In a report released earlier this week, my colleagues and I tackle the troubled track-record of Ohio’s charter school sector. Our analysis unearthed numerous problematic policies, many of which overlap or interact with one another in dynamic and complex ways. However, one thing stands out unequivocally: too many poorly-performing schools are allowed to remain open.
Anyone who has been part of or affected by the closure of a charter school can attest that “unpleasant” hardly does it justice. It can be a legal and financial mess and, by definition, disrupts a school community. When students are not receiving the education they deserve, it can also be the lesser of two evils.
A high-quality charter sector requires strong accountability, both in policy and in practice. Ohio policymakers must address weaknesses in law and regulation. Importantly, practitioners at every level of the accountability chain must also own their role.
The chart above illustrates the accountability chain for Ohio’s charter schools. The Ohio Department of Education oversees authorizers (called “sponsors” in Ohio). My colleague Kelly Robson describes what this looks like. Sponsors oversee school boards (called “governing authorities”). School boards oversee the individual or entity responsible for the day-to-day operation of the school—a principal in the case of an independently operated school, a management organization in the case of a school that is part of a network. Each step in the chain of accountability is defined through a legal document which, ideally, outlines expectations for each party and avenues for recourse should either side fail to live up to their commitments.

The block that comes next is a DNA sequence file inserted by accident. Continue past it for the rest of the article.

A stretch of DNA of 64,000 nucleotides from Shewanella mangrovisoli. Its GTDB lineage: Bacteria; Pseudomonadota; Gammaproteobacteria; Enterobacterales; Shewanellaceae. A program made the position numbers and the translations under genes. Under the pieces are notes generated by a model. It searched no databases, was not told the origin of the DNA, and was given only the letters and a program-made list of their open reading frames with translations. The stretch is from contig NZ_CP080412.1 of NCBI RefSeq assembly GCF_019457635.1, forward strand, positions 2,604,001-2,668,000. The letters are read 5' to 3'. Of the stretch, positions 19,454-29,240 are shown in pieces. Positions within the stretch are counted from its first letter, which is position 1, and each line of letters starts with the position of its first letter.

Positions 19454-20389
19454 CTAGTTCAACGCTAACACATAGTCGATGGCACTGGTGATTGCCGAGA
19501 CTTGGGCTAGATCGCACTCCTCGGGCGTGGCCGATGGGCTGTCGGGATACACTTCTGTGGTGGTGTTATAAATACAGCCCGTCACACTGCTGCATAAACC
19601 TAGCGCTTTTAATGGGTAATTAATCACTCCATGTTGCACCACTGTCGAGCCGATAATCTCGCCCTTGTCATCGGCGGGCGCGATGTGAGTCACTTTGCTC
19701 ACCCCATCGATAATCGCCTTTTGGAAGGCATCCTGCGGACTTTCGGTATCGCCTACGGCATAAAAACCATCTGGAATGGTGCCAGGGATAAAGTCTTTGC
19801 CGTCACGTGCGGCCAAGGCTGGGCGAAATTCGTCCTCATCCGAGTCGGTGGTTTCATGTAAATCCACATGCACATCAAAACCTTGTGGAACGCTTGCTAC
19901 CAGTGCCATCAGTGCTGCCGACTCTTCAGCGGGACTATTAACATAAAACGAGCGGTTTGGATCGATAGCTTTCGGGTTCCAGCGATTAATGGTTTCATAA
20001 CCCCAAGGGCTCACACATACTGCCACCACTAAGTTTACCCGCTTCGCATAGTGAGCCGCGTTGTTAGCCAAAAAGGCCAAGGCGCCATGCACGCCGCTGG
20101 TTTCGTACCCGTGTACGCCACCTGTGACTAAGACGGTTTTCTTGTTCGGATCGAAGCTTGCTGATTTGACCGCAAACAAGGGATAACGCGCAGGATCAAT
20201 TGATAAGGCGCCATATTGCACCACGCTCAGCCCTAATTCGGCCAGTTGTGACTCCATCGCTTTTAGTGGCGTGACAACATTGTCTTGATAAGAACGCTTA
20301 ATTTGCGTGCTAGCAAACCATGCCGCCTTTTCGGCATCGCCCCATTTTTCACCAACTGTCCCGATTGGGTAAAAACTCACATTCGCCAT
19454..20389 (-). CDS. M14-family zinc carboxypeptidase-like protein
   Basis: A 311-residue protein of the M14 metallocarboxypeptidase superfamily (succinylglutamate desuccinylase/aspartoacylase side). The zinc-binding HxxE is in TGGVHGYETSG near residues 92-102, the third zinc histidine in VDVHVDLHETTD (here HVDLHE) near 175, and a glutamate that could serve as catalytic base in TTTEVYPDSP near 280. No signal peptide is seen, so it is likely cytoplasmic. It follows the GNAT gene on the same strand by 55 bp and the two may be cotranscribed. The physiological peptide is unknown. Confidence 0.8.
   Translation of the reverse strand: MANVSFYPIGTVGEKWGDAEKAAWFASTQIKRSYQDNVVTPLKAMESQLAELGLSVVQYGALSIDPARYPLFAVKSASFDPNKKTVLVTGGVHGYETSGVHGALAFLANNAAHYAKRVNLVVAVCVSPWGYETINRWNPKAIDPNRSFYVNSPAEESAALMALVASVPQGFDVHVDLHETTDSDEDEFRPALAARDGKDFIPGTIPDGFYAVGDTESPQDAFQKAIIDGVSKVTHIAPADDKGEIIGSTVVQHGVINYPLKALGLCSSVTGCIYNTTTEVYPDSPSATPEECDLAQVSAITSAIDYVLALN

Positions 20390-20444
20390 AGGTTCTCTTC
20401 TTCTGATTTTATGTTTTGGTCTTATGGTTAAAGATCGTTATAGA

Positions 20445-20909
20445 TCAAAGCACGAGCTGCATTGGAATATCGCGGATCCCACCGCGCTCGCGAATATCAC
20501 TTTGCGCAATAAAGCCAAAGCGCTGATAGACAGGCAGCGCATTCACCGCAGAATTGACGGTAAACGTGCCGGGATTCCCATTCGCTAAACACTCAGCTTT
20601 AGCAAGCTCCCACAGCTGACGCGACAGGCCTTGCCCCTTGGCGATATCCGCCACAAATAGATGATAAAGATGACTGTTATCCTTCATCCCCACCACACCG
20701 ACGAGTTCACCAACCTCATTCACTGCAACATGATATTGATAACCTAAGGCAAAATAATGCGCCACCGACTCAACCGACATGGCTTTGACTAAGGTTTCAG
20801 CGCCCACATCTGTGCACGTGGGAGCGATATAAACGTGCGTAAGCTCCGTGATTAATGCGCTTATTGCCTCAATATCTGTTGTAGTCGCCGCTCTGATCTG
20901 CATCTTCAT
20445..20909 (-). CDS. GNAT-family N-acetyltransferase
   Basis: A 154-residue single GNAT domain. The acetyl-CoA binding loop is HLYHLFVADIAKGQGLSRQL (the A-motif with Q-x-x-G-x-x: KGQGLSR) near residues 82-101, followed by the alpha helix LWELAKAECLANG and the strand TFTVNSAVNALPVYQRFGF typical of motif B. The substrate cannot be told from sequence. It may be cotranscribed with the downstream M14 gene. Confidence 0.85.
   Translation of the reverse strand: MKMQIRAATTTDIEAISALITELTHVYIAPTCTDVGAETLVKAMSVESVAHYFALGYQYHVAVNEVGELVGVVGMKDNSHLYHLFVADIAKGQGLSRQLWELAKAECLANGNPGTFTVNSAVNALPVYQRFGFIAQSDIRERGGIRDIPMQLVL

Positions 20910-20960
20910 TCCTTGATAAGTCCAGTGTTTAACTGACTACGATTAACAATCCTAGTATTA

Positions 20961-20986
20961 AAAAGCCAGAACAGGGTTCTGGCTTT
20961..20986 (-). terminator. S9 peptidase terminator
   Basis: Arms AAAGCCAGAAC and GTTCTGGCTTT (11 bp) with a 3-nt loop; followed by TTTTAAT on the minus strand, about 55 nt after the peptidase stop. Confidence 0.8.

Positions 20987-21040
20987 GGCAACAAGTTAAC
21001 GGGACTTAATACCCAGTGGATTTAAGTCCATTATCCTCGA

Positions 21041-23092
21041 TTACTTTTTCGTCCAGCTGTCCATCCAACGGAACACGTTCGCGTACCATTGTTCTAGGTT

If a school is not providing students with a high-quality education, these avenues for recourse should activate in ascending order.
The board addresses the quality concern with the principal and/or the management organization. If deficiencies are not adequately remedied, the board may terminate the employment contract with the school leader or terminate the agreement with the management organization.
If the board does not act to address school quality:
The authorizer addresses the quality concern with the board. The authorizer and board may negotiate a corrective action plan to remedy shortcomings. If necessary, an authorizer may place the school on probation, decide not to renew the school’s charter, or—usually in the case of severe issues—terminate the charter prior to its expiration.
If the sponsor does not act to address school quality:
Ohio statute empowers the Ohio Department of Education to address quality concerns with authorizers. Beginning in January 2015, ODE will implement a sponsor ranking system, through which it can prevent an authorizer from opening new schools or revoke its authority to oversee community schools altogether.
Unfortunately, Ohio’s chain of accountability has weak links at each level. Boards too rarely take the lead in addressing poor school performance. But even if a board chooses to terminate its contract with a management organization, Ohio law allows the management organization to appeal that decision to the sponsor and, with the sponsor’s approval, appoint a new, more-amenable board.
Too few sponsors have proved willing to close low-performing schools. Even when sponsors move to take this difficult step, low-performing schools can often avoid closure by switching to a different sponsor.
Finally, recent legislation that created a ranking system for authorizers. While the law gives ODE the power to prevent any ineffective authorizer from approving new schools, it may only close authorizers with which it has contracts (13 out of nearly 70 authorizers statewide).
Our report suggests how policymakers can address issues in statute and regulation that undermine charter school accountability, but this is an “all-hands-on-deck” moment for the Buckeye State. Every player in Ohio’s accountability chain has an important role to play in building a high-quality charter school sector.